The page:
Why Are SOCO International plc And Gulf Keystone Petroleum Limited Falling Today?

SOCO International (LSE: SIA) and Gulf Keystone Petroleum (LSE: GKP) both fell heavily when markets opened this morning.

While Gulf’s share price has recovered somewhat, SOCO’s has not and its shares are down by 25%, as I write.

SOCO International

Like many oil investors, I’ve previously seen SOCO as a safe, cash-rich producer, with an attractive dividend yield — potentially a good way to play the oil recovery.

I was wrong: although SOCO confirmed today that it will pay a 10p per share dividend for 2014, the firm’s share price has been devastated following its admission that the company’s reserves have been cut by two-thirds, after being reappraised at lower oil prices.

SOCO announced this morning that the firm’s proven and probable (2P) reserves have been reduced by 84 million barrels of oil equivalent (mmboe), from 125.1mmboe at the end of 2014, to just 40.8mmboe.

This shocking news means that 84m barrels of oil and gas, previously thought to be available for production, are no longer considered commercially viable.

Today’s news may surprise investors, because SOCO has always stressed that it can breakeven with oil prices in the “low $20s”. Based on this, many shareholders will have assumed that SOCO’s reserve calculations were based on similar economics, when they were not.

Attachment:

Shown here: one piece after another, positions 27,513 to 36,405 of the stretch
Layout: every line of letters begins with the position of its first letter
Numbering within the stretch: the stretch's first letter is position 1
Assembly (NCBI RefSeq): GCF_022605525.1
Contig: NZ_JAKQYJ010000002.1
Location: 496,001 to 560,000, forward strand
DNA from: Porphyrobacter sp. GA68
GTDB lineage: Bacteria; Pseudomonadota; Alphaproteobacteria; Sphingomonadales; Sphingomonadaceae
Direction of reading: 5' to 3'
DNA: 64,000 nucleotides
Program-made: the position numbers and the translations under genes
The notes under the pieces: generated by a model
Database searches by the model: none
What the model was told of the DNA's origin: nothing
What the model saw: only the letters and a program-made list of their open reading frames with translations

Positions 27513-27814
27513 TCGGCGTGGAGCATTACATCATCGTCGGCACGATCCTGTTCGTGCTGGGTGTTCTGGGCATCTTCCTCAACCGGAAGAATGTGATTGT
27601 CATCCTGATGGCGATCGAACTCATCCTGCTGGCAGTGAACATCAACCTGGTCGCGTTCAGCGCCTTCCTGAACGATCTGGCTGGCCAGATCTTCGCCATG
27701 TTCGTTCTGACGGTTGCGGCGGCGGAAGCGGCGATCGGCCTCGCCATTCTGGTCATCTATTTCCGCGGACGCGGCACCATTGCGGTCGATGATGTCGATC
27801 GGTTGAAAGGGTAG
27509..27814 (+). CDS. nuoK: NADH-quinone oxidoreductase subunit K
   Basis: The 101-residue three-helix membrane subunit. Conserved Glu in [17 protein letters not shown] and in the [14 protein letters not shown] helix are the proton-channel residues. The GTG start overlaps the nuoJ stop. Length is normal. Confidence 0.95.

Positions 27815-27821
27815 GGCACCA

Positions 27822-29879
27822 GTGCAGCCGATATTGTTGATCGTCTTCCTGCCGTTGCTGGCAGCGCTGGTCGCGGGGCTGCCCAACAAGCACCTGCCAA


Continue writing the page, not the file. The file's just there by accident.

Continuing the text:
With big spending cuts in the pipeline, I can’t see much near-term upside for SOCO shares.

Gulf Keystone Petroleum

Gulf Keystone announced this morning that it is considering issuing new shares to raise cash.

The firm also said that it will write down the value of its Akri-Bijeel block, which it has been trying to sell for years, in its annual results.

However, Gulf believes that doing this — perhaps in conjunction with issuing new shares — would push the company’s book value down to less than 0.4 times its market capitalisation. This would breach one of the lending covenants on $250m of Gulf’s bonds, potentially forcing the firm to repay them early.

To avoid this, Gulf is in discussion with lenders about removing this restriction. This is a sensible move, but to me it suggests that Gulf’s share price is quite high, relative to the net value of its assets.

The only bright spot today was that Gulf does plan to restart oil exports — although there was no update on the backlog of payments due from the Kurdish authorities.

In my opinion, Gulf shares are worth less than 30p, and remain a sell.

I reckon SOCO and Gulf Keystone are both too risky to buy, in today's market. In my view, there are better options elsewhere.

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Roland Head has a short position in Gulf Keystone Petroleum Limited. The Motley Fool UK has no position in any of the shares mentioned. We Fools don't all hold the same opinions, but we all believe that considering a diverse range of insights makes us better investors.